The Artist Who Cooks Lunch for His Studio (Almost) Every Day

For the mixed-media artist Xavier Veilhan, the studio is not only a place of work, it is also a place for living. While he notes that many of his peers in the visual-art world have rejected the convention of the studio to “work on airplanes and outsource their production,” he has adopted the opposite approach: “I do not have a fancy home or a beach house, I have this studio instead.” In 2007, he collaborated with the French architecture firm Bona-Lemercier to transform a ’60s-era storage hangar in Paris’s Bastille neighborhood into a space where he could produce and fabricate his work, which ranges from 3-D printed sculptures to ambitious installations like the recording studio he created in the French Pavilion at last year’s Venice Architecture Biennale. But he also wanted a place where he could cook intimate lunches and host the occasional party (every year, during Paris’s annual Fête de la Musique, he invites up to 500 of his friends into the studio to watch world-renowned D.J.s). The studio’s design, while delightfully unconventional — with its rounded blond-wood walls, nylon strap and net railings and floating portal-like doors — is precisely tailored to Veilhan’s needs.

The custom kitchen is where his obsessions with design, art making and food converge. Boatlike in shape, with a curved cast-concrete ceiling and a striking economy of space, this is the heart of the building and as close as Veilhan comes to claiming an office of his own in the open-plan space. The walls are stacked with intriguing objects, including obscure nautical instruments and editioned artworks. Veilhan drinks from an unassuming institutional water fountain that is actually a sculpture by the American artist Marc Ganzglass, titled “Meteorite Inclusions (Fountain)”; the pipes are formed from fragments of an iron meteorite.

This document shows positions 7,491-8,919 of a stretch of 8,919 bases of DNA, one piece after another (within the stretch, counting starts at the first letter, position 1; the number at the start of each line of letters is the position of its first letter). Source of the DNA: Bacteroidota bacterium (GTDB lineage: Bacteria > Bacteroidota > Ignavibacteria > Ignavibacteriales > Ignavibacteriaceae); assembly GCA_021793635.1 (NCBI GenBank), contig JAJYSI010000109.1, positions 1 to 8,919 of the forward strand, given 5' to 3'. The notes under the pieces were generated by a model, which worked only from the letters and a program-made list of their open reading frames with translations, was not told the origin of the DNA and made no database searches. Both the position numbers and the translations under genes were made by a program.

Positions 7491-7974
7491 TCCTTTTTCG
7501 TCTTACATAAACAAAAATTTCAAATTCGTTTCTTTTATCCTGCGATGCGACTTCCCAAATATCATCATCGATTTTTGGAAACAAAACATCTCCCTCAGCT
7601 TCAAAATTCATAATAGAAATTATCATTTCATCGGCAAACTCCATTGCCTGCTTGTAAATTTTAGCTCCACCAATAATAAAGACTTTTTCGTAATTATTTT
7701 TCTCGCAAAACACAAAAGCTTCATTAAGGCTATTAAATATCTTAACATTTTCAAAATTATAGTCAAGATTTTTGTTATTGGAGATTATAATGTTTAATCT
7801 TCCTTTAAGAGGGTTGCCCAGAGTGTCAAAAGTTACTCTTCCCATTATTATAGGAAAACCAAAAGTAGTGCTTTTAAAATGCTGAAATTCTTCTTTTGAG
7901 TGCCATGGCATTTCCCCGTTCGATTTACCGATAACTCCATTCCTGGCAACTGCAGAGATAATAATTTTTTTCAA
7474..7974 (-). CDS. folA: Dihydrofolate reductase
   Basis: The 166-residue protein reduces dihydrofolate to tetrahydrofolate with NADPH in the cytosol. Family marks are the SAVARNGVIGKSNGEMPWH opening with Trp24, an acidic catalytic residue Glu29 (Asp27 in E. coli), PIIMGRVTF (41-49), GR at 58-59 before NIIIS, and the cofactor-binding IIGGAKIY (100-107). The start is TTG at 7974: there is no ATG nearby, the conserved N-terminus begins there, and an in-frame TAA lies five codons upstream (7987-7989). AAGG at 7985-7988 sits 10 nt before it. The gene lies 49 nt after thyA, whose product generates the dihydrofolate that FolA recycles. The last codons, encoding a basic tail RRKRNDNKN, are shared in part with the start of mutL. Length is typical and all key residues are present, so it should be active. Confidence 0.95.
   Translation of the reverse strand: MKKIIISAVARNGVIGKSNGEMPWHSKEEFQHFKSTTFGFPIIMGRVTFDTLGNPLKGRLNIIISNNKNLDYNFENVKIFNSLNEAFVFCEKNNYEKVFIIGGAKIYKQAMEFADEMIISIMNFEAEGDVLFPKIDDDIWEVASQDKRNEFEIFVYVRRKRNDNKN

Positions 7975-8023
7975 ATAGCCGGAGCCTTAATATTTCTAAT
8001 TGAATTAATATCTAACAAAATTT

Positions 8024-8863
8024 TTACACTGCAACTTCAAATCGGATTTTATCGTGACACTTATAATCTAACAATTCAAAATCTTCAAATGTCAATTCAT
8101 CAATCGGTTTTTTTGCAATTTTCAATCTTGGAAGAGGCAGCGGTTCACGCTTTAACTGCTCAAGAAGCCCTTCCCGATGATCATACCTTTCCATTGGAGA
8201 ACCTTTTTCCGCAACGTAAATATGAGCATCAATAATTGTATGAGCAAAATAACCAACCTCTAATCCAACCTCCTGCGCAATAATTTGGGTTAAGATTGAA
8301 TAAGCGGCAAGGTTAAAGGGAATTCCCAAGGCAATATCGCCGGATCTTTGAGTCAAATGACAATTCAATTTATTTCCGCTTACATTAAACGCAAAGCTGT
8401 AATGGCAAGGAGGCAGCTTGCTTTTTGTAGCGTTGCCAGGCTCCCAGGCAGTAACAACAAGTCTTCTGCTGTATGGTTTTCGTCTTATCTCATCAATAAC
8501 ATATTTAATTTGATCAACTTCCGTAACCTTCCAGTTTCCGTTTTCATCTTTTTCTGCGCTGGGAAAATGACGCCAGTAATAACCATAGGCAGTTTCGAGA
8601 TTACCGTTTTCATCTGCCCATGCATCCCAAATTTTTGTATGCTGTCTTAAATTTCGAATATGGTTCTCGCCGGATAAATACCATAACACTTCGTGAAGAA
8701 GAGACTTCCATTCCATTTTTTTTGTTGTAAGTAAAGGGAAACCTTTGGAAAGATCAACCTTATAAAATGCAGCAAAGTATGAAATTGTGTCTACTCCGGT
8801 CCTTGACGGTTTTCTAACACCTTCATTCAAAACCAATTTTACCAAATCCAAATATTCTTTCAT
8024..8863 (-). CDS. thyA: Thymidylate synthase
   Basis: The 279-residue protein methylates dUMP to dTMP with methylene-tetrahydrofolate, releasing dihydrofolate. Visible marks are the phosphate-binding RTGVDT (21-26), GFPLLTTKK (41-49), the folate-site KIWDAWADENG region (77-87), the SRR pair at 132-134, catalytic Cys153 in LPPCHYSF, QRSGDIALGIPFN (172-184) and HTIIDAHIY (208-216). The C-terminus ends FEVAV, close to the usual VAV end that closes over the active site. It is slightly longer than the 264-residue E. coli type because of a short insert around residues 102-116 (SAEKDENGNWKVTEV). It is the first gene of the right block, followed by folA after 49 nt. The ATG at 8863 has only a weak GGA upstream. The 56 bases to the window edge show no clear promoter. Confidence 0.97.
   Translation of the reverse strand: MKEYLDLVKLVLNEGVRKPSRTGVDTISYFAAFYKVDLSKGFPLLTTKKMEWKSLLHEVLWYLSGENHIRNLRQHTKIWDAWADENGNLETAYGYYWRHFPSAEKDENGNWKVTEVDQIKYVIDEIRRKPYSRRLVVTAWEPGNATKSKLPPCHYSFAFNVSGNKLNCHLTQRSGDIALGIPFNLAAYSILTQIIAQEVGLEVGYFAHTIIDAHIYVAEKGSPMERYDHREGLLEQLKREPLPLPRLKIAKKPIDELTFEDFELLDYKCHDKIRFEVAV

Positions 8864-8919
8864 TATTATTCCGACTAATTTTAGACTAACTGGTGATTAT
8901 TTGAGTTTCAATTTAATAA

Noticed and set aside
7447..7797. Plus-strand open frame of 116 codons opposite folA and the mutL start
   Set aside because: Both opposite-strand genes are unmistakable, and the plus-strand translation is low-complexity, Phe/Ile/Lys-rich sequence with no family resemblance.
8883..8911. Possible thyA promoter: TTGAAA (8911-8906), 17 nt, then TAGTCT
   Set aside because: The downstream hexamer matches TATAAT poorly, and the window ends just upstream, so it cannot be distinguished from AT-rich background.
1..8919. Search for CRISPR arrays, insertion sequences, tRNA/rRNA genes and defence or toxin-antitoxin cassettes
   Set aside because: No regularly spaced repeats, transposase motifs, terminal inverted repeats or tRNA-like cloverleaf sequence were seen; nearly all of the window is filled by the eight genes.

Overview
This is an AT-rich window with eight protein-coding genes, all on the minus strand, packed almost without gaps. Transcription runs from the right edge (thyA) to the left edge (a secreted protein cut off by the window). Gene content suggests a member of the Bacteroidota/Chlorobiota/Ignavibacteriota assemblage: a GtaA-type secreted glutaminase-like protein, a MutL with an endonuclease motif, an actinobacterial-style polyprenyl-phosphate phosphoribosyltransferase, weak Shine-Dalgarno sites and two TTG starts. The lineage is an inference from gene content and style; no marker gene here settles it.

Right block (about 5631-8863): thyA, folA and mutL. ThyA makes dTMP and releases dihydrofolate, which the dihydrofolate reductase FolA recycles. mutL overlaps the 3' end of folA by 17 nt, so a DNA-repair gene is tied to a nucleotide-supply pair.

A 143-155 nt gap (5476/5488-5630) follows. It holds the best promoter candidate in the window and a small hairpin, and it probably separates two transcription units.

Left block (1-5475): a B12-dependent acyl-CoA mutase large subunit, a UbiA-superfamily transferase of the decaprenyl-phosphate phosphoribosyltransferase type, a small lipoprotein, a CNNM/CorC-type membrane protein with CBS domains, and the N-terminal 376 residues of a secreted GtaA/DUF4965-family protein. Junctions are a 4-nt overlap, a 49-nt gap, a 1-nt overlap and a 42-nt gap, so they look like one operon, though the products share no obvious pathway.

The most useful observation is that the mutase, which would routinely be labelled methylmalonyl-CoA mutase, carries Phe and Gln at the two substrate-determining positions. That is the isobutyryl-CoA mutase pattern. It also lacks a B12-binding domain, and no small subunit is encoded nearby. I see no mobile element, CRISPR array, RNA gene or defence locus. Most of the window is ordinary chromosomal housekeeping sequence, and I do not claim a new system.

On a recent workday, just back from his daily visit to the Bastille farmers’ market, Veilhan arranges a bounty of earthy, orange chanterelles, jammy figs and a silver-skinned bonito on the cast-concrete countertop. Today, like most days, he will prepare lunch for his dozen or so employees, an improvisation inspired by Paris’s best produce. He grabs a box of rice from a bank of labeled storage boxes — pasta, chocolate, biscuits — by the French designers Ronan and Erwan Bouroullec. (The very same boxes are filled with paperwork and press clippings in the main work space.) As he cooks, Veilhan banters with a team working on a bank of computers perched on the platform overhead. Then, when the fish is poached, the salad dressed, he rings an antique copper bell, summoning the staff to the table. The team gathers, passing their plates to Veilhan for generous helpings. Lunches like these are a mainstay; they allow the crew time to catch up, exchange ideas and report back from shows they’ve seen — they’re also a much-needed break during the workday. “We don’t know what to do when Xavier is traveling,” says Jessica, the studio’s manager, “lunch time is complete chaos.”

Xavier Veilhan’s Chicory Salad With Chanterelles and Figs

Serves 4

1 head of mild chicory lettuce (speckled radicchio, escarole or Castelfranco)

7 ripe, sliced black mission figs

½ pound chanterelles

2 tablespoons extra virgin olive oil

⅛ teaspoon kosher salt

1 teaspoon high-quality balsamic vinegar

1 tablespoon flat-leaf parsley, leaves torn

1 teaspoon minced chives

Flaked sea salt to taste

Cracked black pepper to taste

1. Brush chanterelles with mushroom or pastry brush to remove debris (do not wash with water). Remove woody stems and tear larger mushrooms in half.

2. Dry sauté chanterelles in a pan on medium heat for five minutes. Add kosher salt and 1 tablespoon of olive oil, stir to coat.

3. Remove pan from heat. Add sliced figs to pan, to warm slightly, then set aside.

4. Arrange lettuce in a shallow bowl and toss with remaining olive oil, balsamic vinegar, a generous pinch of flaked sea salt and freshly ground black pepper to taste.

5. Top with chanterelles and figs. Garnish with parsley and chives and serve.

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